Thus Issuing We Again Beheld the Stars

The Divine Comedy by Dante Alighieri, illustrated by Amos Nattini

By Biblioteca Sormani

Danteum - Divina Commedia illustrata da Amos Nattini.Biblioteca Sormani

The Divine Comedy illustrated by Amos Nattini

Milan's Central Municipal Library preserves one of the 1,000 numbered copies of the Divine Comedy by Dante Alighieri, illustrated by Amos Nattini (1892 - 1985) and published between 1931 and 1941.The work consists of 3 imposing volumes (81x65 cm), one for each cantica, printed by the Casa Editrice Dante (Dante Publishing House) founded by Nattini and Valdameri. Each volume was produced with extreme attention to detail, using paper made from rags in the town of Fabriano; the print characters, designed by Nattini himself, are inspired by "primitive Latin types" and are engraved on a copper plate in the form of etchings; each cantica has a hand-embossed calfskin cover.  The three volumes, acquired in the 1930s, survived the bombings of 13th August, 1943 thanks to effective precautionary measures and, stored in the specially designed "Danteum" on display in one of Palazzo Sormani's state rooms, still form part of the Library's collection.

La Divina Commedia / [immagini di Amos Nattini!] by Dante AlighieriBiblioteca Sormani

"When she had ended, her bright beaming eyes
Tearful she turn'd aside; whereat I felt
Redoubled zeal to serve thee. As she will'd,

Thus am I come: I sav'd thee from the beast,
Who thy near way across the goodly mount
Prevented."

(Hell, canto II)

La Divina Commedia / [immagini di Amos Nattini!] by Dante AlighieriBiblioteca Sormani

"Ah me! how full
Of noble anger seem'd he! To the gate
He came, and with his wand touch'd it, whereat
Open without impediment it flew."

(Hell, canto IX)

La Divina Commedia / [immagini di Amos Nattini!] by Dante AlighieriBiblioteca Sormani

"And I, when he to me outstretch'd his arm,
Intently fix'd my ken on his parch'd looks,
That although smirch'd with fire, they hinder'd not

But I remember'd him; and towards his face
My hand inclining, answer'd: 'Sir! Brunetto!
And art thou here?' "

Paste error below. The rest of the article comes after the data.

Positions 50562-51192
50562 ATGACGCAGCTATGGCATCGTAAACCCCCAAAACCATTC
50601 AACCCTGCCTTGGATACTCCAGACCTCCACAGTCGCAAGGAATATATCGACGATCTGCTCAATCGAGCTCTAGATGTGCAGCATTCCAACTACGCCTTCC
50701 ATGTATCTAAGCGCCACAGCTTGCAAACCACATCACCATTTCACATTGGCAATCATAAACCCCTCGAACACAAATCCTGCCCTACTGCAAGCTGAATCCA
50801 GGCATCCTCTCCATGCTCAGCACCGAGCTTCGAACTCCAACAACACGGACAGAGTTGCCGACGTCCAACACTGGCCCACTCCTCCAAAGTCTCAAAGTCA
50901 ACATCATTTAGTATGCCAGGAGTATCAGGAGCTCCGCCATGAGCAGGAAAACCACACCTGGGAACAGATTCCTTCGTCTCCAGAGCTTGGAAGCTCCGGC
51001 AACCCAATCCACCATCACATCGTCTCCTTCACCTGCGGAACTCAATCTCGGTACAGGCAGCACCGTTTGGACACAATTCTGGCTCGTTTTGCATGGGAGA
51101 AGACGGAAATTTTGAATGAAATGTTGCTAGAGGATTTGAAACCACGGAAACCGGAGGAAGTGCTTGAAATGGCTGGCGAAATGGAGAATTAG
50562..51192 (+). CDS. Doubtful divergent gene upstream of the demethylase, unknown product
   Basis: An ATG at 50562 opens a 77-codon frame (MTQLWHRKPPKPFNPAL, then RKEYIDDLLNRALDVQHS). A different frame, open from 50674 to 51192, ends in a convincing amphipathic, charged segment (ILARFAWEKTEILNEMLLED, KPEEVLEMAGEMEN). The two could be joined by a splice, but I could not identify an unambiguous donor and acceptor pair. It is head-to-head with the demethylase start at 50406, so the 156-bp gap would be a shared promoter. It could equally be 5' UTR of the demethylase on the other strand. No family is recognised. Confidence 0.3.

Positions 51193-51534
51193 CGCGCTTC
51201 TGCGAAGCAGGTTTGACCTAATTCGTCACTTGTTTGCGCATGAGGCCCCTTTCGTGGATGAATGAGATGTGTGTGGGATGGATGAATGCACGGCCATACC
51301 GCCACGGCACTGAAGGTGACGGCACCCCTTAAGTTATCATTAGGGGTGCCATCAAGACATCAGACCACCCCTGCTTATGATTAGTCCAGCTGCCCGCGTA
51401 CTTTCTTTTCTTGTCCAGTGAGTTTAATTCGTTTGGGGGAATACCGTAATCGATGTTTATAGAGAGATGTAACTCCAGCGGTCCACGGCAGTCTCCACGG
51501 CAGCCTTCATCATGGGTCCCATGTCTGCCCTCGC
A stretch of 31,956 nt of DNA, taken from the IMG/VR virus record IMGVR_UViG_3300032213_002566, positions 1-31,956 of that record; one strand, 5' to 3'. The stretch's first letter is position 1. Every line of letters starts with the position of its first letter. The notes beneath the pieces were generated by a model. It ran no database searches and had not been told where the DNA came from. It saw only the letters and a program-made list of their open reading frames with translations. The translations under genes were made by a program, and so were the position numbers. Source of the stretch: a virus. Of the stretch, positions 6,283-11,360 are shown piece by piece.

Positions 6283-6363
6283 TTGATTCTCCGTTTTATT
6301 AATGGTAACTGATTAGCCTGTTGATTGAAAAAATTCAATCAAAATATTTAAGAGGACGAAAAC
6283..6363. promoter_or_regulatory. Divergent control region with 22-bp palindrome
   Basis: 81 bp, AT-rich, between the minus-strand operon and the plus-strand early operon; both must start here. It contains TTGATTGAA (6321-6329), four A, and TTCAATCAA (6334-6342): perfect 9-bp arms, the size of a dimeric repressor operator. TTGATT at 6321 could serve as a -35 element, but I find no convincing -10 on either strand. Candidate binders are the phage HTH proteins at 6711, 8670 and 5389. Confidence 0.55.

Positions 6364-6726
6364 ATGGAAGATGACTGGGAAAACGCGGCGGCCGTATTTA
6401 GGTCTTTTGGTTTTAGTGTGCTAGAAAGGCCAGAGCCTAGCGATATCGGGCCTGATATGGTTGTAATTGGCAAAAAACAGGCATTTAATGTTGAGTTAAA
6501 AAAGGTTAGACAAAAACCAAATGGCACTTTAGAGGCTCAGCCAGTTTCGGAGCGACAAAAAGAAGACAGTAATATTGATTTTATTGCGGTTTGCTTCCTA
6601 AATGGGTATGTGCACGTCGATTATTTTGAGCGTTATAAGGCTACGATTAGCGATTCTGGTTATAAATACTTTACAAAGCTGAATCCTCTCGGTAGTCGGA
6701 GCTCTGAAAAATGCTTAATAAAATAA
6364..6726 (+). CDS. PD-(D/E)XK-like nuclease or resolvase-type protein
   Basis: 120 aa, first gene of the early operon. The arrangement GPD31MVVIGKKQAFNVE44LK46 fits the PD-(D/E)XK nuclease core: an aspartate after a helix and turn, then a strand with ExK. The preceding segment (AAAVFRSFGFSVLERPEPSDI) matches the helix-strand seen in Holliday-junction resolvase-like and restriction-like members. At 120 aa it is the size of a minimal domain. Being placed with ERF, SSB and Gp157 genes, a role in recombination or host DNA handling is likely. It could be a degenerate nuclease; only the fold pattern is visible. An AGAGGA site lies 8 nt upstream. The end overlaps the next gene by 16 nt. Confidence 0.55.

(Hell, canto XV)

La Divina Commedia / [immagini di Amos Nattini!] by Dante AlighieriBiblioteca Sormani

"Hearing the air cut by their verdant plumes.
The serpent fled; and to their stations back
The angels up return'd with equal flight.

The Spirit (who to Nino, when he call'd,
Had come), from viewing me with fixed ken,
Through all that conflict, loosen'd not his sight."

(Purgatory, canto VIII)

La Divina Commedia / [immagini di Amos Nattini!] by Dante AlighieriBiblioteca Sormani

"We had reach'd
The summit, and were fix'd like to a bark
Arriv'd at land."

(Purgatory, canto XVII)

La Divina Commedia / [immagini di Amos Nattini!] by Dante AlighieriBiblioteca Sormani

"A month and little more by proof I learnt,
With what a weight that robe of sov'reignty
Upon his shoulder rests, who from the mire

Would guard it: that each other fardel seems
But feathers in the balance. Late, alas!
Was my conversion: but when I became
Rome's pastor, I discern'd at once the dream
And cozenage of life."

(Purgatory, canto XIX)

La Divina Commedia / [immagini di Amos Nattini!] by Dante AlighieriBiblioteca Sormani

"The increate perpetual thirst, that draws
Toward the realm of God's own form, bore us
Swift almost as the heaven ye behold."

(Paradise, canto II)

La Divina Commedia / [immagini di Amos Nattini!] by Dante AlighieriBiblioteca Sormani

"And thus it answer'd: 'A short date below
The world possess'd me. Had the time been more,
Much evil, that will come, had never chanc'd.

My gladness hides thee from me, which doth shine
Around, and shroud me, as an animal
In its own silk enswath'd'."

(Paradise, canto VIII)

La Divina Commedia / [immagini di Amos Nattini!] by Dante AlighieriBiblioteca Sormani

"Here shalt thou look on either mighty host
Of Paradise; and one in that array,
Which in the final judgment thou shalt see."

(Paradise, canto XXX)

Credits: Story

We would like to thank the Bennicelli and Larini families for granting permission to publish Amos Nattini's illustrations of the Divine Comedy.

Credits: All media
The story featured may in some cases have been created by an independent third party and may not always represent the views of the institutions, listed below, who have supplied the content.
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